Some might argue that all this money spent on housing could be better spent elsewhere—starting new businesses or paying down debt, for instance. But if we were going to have a tidal wave of excess liquidity flowing into any sector, real estate was as good a place as any—from a nationalistic and job-creation standpoint. After all, look what American corporations have done with Greenspan's gift. Easy money allowed them to clean up their balance sheets and borrow short-term for almost nothing. But they didn't deploy all that cheap money to create jobs in the United States. Instead, many large companies like IBM have cut jobs in comparatively slow-growth markets like America as they hire in comparatively higher-growth markets like India. Or they've invested overseas. As the Financial Times reported on June 23, "U.S. companies almost doubled their overseas investment in 2004, with foreign direct investment outflows jumping to $252bn from $141bn the previous year." Or they've simply hoarded the cash.
And thanks to global trade (and global geology), lots of the easy money consumers have borrowed in recent years has been spent in ways that don't directly create jobs in the United States. When Americans buy gas pumped out of Saudi sands, check in to resorts in Cancún, purchase toys for their kids at Wal-Mart, or even buy laptop computers from Dell and cars from the Chrysler dealership, that doesn't translate directly into many U.S. jobs. Why? Because so much of what we buy and consume is sourced or assembled offshore.
But real estate is another story. Almost by definition, spending on housing and housing-related goods tends to stay in-country. Even better, housing-related spending spreads riches more evenly throughout the economy than, say, investment in stocks. Sure, home builders and shareholders of Toll Brothers have gotten rich. But the jobs fueled by the housing boom to which Asha Bangalore is referring are white collar and blue collar, and they range up and down the income scale: mortgage brokers and lawyers, title insurers and deed recorders, appraisers and movers, architects and engineers, interior decorators and plumbers, hardware store managers and Home Depot clerks, manufacturers of cement and lumber. Spending on housing flows into a remarkably wide range of sectors—and the overwhelming majority of the spending is local.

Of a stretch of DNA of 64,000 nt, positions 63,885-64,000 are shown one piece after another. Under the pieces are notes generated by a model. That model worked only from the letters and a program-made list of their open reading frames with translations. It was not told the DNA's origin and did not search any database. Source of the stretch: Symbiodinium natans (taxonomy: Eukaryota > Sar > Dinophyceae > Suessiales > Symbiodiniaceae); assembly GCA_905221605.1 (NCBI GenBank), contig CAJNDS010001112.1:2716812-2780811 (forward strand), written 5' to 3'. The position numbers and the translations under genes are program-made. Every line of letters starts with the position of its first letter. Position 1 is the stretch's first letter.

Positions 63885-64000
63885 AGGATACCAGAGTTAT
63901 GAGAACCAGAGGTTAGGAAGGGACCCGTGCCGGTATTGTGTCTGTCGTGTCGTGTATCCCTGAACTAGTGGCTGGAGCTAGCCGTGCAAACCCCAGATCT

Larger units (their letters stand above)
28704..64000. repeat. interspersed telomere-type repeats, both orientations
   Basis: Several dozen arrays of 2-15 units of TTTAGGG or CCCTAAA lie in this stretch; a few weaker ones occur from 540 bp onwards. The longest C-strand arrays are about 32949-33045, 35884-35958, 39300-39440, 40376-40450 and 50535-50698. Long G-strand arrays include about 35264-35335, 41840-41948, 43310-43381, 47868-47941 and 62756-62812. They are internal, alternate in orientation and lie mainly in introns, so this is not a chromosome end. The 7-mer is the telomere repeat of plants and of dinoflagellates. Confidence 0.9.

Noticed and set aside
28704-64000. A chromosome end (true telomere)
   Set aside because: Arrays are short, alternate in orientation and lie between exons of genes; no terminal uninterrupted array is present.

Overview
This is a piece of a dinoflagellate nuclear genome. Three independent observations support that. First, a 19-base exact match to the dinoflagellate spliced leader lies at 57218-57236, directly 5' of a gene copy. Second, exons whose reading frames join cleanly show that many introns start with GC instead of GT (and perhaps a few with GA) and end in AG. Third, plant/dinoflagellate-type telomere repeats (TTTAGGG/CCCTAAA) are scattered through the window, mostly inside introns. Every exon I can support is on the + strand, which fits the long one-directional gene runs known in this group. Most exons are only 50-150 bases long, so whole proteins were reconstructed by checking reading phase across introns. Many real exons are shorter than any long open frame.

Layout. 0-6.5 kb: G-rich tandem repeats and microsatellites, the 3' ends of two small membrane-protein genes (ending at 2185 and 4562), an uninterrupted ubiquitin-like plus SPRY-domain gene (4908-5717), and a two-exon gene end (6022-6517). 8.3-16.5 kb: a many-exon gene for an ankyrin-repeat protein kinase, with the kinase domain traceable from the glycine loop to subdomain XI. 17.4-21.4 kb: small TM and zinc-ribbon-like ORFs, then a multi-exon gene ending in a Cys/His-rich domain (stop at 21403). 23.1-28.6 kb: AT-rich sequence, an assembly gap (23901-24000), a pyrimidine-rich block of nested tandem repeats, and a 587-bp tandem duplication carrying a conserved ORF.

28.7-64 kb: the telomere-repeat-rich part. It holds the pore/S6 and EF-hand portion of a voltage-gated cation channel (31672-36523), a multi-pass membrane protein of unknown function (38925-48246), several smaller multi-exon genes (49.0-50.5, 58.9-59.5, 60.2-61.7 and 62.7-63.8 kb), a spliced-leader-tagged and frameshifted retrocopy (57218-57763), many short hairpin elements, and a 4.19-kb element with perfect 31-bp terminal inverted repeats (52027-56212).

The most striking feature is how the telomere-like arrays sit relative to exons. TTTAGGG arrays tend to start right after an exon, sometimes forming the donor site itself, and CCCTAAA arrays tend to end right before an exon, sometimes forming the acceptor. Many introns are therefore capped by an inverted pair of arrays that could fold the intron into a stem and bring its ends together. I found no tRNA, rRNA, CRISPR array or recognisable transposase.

Now, encouraging consumers to overspend on housing so they can stimulate the local economy may not be the best industrial policy. The bubble—or the long boom, take your pick—encourages people to take on a lot of risky debt to buy expensive homes. And if it does turn out to be a bubble, lots of people might get hurt, especially those logging on to this Web site.But bubbles' ends are notoriously hard to call. In the meantime, a lot of people are working. Where would we be without all those housing-related jobs?
The apparent reliance on housing to spur job growth could mean we're cruising for a fall if the red-hot sector shows signs of cooling. But it's also possible that housing was the bridge that helped us get over the post-bust job chasm. Between June 2004, when the Federal Reserve began raising rates, and April 2005, Bangalore notes, "housing and related industries have accounted for 13.0% of private sector payrolls." In other words, as talk of a housing bubble increased, other nonhousing-related sectors were retaking the lead in job creation. To paraphrase Thomas Jefferson, it could be that a little bubble now and then may be exactly what this economy needed.